I didn’t mean to go a whole week without writing, but somehow life just got away from me. And then yesterday was just a Day. You know the kind, where nothing gets done, I get grouchy, someone flushed her underwear down the toilet (not me) and the kids’ hunger strike protest went into day three. By the end of the day, I just wanted to go away, to be anywhere but here. And then Joe came home, and after some miscommunication where I knew I was clearly right and so he obviously had to be wrong, I find out that the poor guy was just trying to be nice (notice the updated header above!) and helpful to his crazy wife… which made me feel even worse. Smart man that he is, he took the kids out for a long walk so I could make dinner without leg-clingers, and the kids were finally happy with what I served so dinner went smoothly.
I know that part of my problem is letting little things dictate my attitude, and losing my cool when they don’t go as planned. Another big part is measuring a day’s success by my to-do list. It’s hard it feels as though I can’t ever get ahead, when everything I do just needs to get done again in a day or two. The same dishes keep needing to be washed, the same clothes pile up, the carpet is always needing to be vacuumed, and many of the things I (and other stay at home parents and homemakers) do is hard to measure. I don’t calculate how much time I spend playing with the kids, how many hugs they give me, or count the books that they bring me to read them as they curl up next to me on the couch. I don’t keep track of all the times that Grace draws Sophie’s requests on the magna doodle (Elmo, moon, and stars, please) and the minutes they happily spend playing together. Granted, those times are generally ended by screaming, but still.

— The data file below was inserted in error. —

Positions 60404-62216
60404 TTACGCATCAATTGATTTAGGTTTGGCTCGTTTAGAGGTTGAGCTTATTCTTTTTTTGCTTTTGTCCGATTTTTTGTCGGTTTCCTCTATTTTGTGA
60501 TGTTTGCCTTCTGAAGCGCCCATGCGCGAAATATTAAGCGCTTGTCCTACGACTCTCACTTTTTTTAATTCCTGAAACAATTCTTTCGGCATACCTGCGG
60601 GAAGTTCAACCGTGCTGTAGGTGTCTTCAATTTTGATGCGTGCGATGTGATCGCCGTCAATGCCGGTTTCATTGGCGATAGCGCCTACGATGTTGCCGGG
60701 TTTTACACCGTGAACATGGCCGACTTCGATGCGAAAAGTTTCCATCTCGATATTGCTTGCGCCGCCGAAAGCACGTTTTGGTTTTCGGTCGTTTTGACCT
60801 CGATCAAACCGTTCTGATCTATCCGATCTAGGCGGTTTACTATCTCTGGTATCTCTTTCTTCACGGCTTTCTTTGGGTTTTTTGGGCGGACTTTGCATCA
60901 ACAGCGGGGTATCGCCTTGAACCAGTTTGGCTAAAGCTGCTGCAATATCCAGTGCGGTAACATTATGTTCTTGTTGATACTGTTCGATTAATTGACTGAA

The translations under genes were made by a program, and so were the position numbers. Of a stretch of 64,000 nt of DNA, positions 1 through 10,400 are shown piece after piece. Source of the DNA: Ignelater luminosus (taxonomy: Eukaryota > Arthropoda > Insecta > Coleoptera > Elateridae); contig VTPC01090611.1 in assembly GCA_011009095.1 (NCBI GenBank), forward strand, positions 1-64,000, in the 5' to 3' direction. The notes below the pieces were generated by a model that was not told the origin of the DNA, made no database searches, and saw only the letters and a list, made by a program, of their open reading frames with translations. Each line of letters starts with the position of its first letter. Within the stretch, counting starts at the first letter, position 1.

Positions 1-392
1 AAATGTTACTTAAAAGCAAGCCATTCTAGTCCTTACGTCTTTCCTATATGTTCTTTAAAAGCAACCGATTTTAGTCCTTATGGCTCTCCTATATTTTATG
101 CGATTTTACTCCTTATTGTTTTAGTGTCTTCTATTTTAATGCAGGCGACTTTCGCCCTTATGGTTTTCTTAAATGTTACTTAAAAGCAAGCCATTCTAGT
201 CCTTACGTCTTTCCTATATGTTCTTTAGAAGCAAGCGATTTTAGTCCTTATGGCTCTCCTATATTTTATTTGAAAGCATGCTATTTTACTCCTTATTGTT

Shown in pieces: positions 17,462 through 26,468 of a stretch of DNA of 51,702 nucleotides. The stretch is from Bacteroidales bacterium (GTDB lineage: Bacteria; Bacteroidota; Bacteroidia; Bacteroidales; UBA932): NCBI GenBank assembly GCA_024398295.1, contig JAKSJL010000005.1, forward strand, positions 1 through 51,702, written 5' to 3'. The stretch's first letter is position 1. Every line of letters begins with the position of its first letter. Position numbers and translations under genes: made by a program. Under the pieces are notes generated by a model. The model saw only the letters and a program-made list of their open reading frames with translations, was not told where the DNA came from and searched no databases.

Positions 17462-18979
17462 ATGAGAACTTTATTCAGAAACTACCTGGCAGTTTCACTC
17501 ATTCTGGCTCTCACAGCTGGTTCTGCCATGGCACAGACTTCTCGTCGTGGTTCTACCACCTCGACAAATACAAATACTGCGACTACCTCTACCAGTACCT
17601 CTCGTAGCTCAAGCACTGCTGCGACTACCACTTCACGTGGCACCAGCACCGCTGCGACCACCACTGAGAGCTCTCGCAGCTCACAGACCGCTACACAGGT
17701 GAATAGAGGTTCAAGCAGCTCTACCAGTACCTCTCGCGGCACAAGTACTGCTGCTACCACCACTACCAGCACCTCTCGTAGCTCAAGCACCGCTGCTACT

I know it’s important for me to get my tasks done–the dishes don’t wash themselves, nobody else has been volunteering to clean the bathroom, and Grace has a tendency to use her clothes to wipe her mouth when she eats. But I also have a feeling that someday, in the next life, I won’t be questioned on how many days I finished my to-do list, but on how well I loved my family, even when things didn’t go the way I wanted them to.